How is my baby growing?
You are now 9 weeks pregnant! Your baby is growing fast and is now about the size of a grape, weighing about 28 grams and is about 2.54 cm long.
Your baby’s heart development is almost complete, dividing into four separate chambers. The valves are starting to form, creating a strong fetal heartbeat. Although you may not hear or feel anything, your baby’s heartbeat can be detected by a special device called a Doppler. Your doctor will use this device to examine the fetal heartbeat. You will find comfort everytime you hear your baby’s heartbeat. It will remind you that your growing baby is getting stronger every day.
Body & Life Changes
How is my body changing?
Many of your friends may say that you have this pregnancy glow. This may be true. To support your growing baby, your body is producing more blood cells and increasing blood flow. This can cause blood to rush to your skin, creating a warm glow. This also means you may feel other symptoms such as dizziness, lightheaded or feeling hot and sweaty. This is completely normal. Studies have shown that women who are not pregnant have about 100ml of blood flowing through the uterine artery. During early pregnancy, your blood flow may increase to about 120ml per minute and will gradually increase to 350ml per minute when you get closer to your due date. When you feel dizzy or lightheaded, you should lie down and rest. Remember, you need to take it easy.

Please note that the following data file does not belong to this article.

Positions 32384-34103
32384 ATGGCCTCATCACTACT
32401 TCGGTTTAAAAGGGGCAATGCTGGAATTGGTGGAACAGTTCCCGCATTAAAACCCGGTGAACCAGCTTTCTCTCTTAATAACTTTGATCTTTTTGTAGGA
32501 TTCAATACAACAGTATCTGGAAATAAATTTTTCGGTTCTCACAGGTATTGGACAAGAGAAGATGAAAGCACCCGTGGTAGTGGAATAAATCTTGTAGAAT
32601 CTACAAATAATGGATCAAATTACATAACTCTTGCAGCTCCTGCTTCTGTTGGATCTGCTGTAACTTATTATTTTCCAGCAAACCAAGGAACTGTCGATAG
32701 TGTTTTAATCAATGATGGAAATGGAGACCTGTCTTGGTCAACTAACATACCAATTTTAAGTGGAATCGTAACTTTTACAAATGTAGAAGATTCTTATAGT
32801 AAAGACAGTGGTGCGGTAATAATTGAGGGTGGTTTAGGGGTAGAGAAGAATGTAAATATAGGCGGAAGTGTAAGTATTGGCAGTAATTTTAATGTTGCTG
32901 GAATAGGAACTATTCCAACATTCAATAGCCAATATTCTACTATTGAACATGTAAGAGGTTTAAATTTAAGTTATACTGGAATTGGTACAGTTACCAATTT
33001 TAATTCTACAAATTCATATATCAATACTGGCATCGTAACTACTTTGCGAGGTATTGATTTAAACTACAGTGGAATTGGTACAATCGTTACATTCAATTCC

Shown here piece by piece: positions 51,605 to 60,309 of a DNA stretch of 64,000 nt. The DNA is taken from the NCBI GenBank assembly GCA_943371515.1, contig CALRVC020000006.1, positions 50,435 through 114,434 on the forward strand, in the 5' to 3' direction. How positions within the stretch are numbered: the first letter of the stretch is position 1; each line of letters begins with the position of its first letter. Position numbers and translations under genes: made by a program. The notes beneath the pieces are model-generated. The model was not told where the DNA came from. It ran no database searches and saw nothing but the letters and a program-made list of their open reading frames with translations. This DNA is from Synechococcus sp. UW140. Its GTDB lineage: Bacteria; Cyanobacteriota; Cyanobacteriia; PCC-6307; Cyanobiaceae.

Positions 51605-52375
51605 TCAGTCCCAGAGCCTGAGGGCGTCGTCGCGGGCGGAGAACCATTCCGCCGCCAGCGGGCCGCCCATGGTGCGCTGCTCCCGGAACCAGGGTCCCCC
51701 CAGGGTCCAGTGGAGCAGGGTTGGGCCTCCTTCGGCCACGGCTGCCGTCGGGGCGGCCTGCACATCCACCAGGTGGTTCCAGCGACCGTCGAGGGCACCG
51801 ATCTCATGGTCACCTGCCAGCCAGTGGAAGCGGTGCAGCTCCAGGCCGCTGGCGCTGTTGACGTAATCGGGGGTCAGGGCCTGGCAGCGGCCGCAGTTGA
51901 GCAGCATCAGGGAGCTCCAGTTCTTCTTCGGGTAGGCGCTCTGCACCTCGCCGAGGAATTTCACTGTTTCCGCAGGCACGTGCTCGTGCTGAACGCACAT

What should I be concerned about?
When would be the best time to announce to everyone that you are pregnant? Many women have to wait up to four months, where the fetus is stabilised and the risk of miscarriage is significantly reduced. You should consider some of the following questions:
Have you experienced any complications?
If yes, go to the doctor as soon as possible and be careful when doing daily activities. You will feel more relieved if you speak to colleagues about your pregnancy.
Do you have morning sickness?
If you are near-constant nausea or vomiting regularly, you will have to speak with superiors about pregnancy earlier than you expect.